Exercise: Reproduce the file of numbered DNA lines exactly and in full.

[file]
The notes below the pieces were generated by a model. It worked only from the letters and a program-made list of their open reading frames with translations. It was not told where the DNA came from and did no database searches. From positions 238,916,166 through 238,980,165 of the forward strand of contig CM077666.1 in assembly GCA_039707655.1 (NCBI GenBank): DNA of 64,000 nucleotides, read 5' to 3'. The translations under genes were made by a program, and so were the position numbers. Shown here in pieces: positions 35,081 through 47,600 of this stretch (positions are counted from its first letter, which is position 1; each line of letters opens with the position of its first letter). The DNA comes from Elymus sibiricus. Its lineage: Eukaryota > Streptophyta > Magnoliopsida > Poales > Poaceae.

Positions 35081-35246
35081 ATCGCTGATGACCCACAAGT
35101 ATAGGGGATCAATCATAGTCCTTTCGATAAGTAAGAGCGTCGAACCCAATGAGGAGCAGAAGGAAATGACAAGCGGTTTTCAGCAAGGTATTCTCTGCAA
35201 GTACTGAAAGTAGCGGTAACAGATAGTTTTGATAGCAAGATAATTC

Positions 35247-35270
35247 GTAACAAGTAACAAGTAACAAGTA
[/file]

The notes below the pieces were generated by a model. It worked only from the letters and a program-made list of their open reading frames with translations. It was not told where the DNA came from and did no database searches. From positions 238,916,166 through 238,980,165 of the forward strand of contig CM077666.1 in assembly GCA_039707655.1 (NCBI GenBank): DNA of 64,000 nucleotides, read 5' to 3'. The translations under genes were made by a program, and so were the position numbers. Shown here in pieces: positions 35,081 through 47,600 of this stretch (positions are counted from its first letter, which is position 1; each line of letters opens with the position of its first letter). The DNA comes from Elymus sibiricus. Its lineage: Eukaryota > Streptophyta > Magnoliopsida > Poales > Poaceae.

Positions 35081-35246
35081 ATCGCTGATGACCCACAAGT
35101 ATAGGGGATCAATCATAGTCCTTTCGATAAGTAAGAGCGTCGAACCCAATGAGGAGCAGAAGGAAATGACAAGCGGTTTTCAGCAAGGTATTCTCTGCAA
35201 GTACTGAAAGTAGCGGTAACAGATAGTTTTGATAGCAAGATAATTC

Positions 35247-35270
35247 GTAACAAGTAACAAGTAACAAGTA